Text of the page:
5. Understanding Fall Distance and Pendulum Swings
When working on low roofs, you run the risk of a fall resulting in a ground impact if you aren’t using the right equipment. This is can be due to your shock absorber deploying, pendulum swing, running out too much rope, or a combination of all 3.
To minimise your risk, make sure your working line never extends longer than the distance from the anchor point, to the nearest fall line. This will keep you working in “fall restraint” with the anchor point actually PREVENTING you from falling, as opposed to “arresting” a fall.
Often technicians will put themselves at risk of “pendulum swing” by working out close to fall lines at sharp angles to the anchor point. If the worker were to sustain a fall from this location, they would swing like a pendulum towards the centre of the anchor, which can be harmful or fatal.
Fall arrest systems like deceleration lanyards should only be used with the proper calculations that take into account deployment, body length, and harness sag. Otherwise, your employee has no protection against falls or swings.
6. Using the Right PPE
Personal Fall Arrest Systems (PFAS) need to be carefully selected for the height your employees are working at, comfort, and safety during other tasks.
Before safely working at heights, ensure your employees are using the right PPE and have been properly trained in its’ selection and use.
For instance, if you are ladder climbing you may want a light harness with a dual “y” style lanyard so you can maintain 1 point of attachment whilst moving the other.
If you are using a static line, however, you may opt for a standard lanyard with a shock absorber.
7. Importance of Guardrails
When following the work at heights hierarchy of control, you will see that guardrails should be installed wherever is reasonably practical in order to prevent falls from height.
This is because guard rails, as passive fall protection, are the safest way to keep employees safe at heights.
If guardrails are not reasonably practical for the area, then static line systems or fall arrest anchor points should be considered.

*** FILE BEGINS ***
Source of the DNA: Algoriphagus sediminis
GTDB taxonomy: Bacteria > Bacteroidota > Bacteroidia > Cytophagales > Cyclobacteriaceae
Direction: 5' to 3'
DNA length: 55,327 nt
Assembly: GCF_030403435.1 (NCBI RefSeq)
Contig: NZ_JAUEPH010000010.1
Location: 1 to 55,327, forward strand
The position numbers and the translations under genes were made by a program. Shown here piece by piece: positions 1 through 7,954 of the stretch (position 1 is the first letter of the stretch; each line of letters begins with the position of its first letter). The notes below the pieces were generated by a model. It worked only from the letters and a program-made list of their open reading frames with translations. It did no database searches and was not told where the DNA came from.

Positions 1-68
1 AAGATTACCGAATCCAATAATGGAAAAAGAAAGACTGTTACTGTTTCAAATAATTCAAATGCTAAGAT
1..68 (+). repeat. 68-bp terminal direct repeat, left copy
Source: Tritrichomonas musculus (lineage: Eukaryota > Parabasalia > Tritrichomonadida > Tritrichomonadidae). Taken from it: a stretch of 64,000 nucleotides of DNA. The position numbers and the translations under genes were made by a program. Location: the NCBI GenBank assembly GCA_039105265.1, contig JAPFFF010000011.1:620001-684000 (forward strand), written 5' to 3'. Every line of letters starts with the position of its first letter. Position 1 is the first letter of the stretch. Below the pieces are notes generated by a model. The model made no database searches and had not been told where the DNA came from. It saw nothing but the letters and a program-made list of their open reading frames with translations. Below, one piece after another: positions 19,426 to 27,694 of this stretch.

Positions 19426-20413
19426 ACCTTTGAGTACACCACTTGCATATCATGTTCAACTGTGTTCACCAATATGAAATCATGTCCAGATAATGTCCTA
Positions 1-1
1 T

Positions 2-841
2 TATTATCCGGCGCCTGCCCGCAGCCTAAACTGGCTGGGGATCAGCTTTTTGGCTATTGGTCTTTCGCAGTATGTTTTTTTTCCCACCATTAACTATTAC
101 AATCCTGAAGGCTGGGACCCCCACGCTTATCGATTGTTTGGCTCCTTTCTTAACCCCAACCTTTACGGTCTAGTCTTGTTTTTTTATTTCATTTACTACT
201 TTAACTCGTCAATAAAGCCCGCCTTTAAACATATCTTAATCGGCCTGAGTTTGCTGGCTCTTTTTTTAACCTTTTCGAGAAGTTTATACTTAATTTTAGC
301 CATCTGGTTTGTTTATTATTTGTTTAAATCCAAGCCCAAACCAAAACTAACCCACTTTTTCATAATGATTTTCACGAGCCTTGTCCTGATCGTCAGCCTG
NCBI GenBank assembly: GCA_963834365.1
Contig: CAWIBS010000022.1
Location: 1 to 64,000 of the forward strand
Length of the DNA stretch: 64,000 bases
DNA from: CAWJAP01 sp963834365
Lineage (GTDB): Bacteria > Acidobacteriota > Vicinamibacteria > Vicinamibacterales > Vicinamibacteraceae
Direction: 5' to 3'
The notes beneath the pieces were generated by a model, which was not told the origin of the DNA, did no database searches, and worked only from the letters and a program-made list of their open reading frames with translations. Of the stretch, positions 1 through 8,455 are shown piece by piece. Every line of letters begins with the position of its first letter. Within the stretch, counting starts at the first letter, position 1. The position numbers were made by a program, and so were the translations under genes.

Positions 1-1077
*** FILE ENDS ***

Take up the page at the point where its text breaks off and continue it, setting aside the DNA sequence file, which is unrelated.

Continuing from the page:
8. Importance of Walkways
Walkways, especially when combined with guard rails, provide a safe stable way for workers to traverse across rooftop areas.
Often made of aluminium, rooftop walkways can be installed on all types of roof profiles and negate angles in the roof so the worker has an even footing.
Aluminium walkways also double as protection for the roof, preventing the impact of continuous traffic damaging roof sheets.
9. Height Safety Supervisors
Height safety supervisors stay on-site to monitor employees working at heights to provide assistance and act as a rescue crew in case of an emergency. This not only gives employees additional peace of mind but further prevents an accident on-site.
Before allowing contractors on site to work at heights, ensure that they have at least 1 team member with the training and equipment required to perform a rescue from height.
10. Testing and Certifying Height Safety Systems
Before any at-heights work is carried out, you need to make sure that your height safety systems are fully tested and certified for use.
At Skypro Height Safety, our team of expert inspectors are fully licensed to test and issue annual certification for your height safety systems, no matter how complex your system is.
To learn more, take a look at our website and our Facebook page. Still have questions? Our friendly team of experts are on hand to help you with all of your height safety needs.